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Swedish death metallers
will release album
‘Come, Sweet Death’

Artwork by Andreas Sandberg at Ouijamotion

Infernal Lust
The Perennial Desire
The Phantasm
Teeth of the Hydra
Come, Sweet Death
Once my Eye Moved Mountains (LP-bonustrack)

Mixed and mastered by Oscar Nilsson at Crehate Studios in Gothenburg

pic by Daniel Falk

featuring members & ex-members from
Dr. Living Dead

‘Come, Sweet Death’ alternates between brutality and winding single string melodies that brings you back to the golden age of Swedish Death Metal.
They say that the more things change the more they stay the same.
If there’s one thing that has remained stable despite living in 2023 is that we love Swedish Death Metal.
The style has become a favorite of ours over the past 35 years.
Something about the guitar tone just makes you want to devour any release that can be described as ‘Inspired by early Entombed and Dismember’.
The good thing is that there’s an incredible wealth of bands that draw from that well.
The bad thing is that said wealth leads to a lot of bands becoming indistinguishable due to how same they are.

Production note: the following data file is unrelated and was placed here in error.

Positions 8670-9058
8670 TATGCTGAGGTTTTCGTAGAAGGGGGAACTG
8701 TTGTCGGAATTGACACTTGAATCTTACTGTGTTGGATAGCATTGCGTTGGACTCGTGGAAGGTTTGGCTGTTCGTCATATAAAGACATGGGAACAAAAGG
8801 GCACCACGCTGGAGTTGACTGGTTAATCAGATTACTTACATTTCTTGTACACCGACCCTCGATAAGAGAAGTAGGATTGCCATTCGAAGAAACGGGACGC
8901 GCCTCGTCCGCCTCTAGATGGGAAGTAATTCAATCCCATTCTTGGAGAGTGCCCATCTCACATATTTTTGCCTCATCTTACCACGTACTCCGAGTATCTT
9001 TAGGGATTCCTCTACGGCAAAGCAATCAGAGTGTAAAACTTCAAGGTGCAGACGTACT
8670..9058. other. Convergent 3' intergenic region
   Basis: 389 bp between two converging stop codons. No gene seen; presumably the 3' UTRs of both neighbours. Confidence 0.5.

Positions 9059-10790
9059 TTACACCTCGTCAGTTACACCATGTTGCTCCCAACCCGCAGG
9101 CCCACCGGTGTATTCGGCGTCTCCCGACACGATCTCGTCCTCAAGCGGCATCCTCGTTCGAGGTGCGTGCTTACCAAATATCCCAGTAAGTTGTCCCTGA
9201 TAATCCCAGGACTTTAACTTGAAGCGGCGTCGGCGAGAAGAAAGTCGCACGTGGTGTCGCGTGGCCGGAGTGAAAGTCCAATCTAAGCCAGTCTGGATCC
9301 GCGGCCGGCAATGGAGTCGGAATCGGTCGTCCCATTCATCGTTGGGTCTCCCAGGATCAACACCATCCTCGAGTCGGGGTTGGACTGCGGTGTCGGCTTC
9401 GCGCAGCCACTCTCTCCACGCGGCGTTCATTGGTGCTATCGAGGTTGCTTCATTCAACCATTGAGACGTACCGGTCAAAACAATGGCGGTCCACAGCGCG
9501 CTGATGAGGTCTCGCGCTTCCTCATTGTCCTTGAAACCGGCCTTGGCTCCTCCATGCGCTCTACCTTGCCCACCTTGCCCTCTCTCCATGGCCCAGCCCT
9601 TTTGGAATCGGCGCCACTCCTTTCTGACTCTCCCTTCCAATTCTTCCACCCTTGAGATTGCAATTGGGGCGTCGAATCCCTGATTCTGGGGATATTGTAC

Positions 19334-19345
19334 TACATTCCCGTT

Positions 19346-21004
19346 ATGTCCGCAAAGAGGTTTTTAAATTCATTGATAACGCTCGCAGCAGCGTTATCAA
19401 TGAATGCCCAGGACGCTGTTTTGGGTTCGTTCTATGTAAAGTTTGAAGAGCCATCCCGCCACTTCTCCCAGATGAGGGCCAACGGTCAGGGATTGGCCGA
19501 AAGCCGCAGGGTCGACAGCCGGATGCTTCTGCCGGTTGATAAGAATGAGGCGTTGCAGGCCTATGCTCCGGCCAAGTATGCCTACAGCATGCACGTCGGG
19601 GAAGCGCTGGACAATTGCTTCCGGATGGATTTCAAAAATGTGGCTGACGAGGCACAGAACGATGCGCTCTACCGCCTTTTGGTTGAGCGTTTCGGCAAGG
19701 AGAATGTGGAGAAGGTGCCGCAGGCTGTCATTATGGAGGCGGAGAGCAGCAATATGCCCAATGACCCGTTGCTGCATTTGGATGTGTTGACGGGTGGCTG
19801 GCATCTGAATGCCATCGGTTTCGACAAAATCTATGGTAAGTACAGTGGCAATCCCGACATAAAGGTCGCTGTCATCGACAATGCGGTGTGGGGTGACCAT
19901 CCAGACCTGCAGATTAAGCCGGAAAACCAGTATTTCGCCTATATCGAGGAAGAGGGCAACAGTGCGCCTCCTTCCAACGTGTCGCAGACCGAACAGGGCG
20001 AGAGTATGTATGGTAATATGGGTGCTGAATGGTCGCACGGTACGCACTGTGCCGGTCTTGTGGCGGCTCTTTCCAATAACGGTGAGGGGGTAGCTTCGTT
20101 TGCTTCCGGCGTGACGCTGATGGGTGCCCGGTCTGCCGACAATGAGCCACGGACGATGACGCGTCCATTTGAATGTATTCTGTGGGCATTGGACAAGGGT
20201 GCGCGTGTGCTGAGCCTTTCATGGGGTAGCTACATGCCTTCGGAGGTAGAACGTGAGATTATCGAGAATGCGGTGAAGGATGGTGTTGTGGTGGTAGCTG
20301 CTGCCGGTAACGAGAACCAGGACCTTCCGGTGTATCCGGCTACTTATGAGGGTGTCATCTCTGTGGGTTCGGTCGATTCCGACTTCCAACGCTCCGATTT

Thankfully, Imperishable’s ‘Come, Sweet Death’ manages to stand out from the pack, in no small part due to breaking away from the genre’s usual trappings.
As you might have already gathered, the band draws a lot from the Stockholm scene, more specifically Dismember, that is undeniable.
What’s really interesting though is that they draw from their later, and more melodic influenced era as much as from the early days.
Imperishable, like their peers effortlessly blends the aggressive buzzsaw riffing with leads brimming with melody, which most modern bands in the style avoid in favor of pure aggression.
Said blend can be seen throughout their debut album, though it can be felt more on the longer tracks, like ‘Teeth of the Hydra’ and ‘Fangs’, where the band has more room to develop their ideas and mix grinding Death Metal with NWOBHM-inspired leads and riffs.
In short:
Imperishable has great songs, great melodies, well-arranged structures and still is brutal, just like the great old bands were.
And the production is spot on for this release.
It is good to hear a band experiment beyond the confines of the original old school Swedish Death Metal sound.
‘Come, Sweet Death’ is an extremely promising release, and a small breath of fresh air in an otherwise stale scene.
Imperishable’s love for the more melodic aspects of the style make them worth keeping an eye on now and in future.

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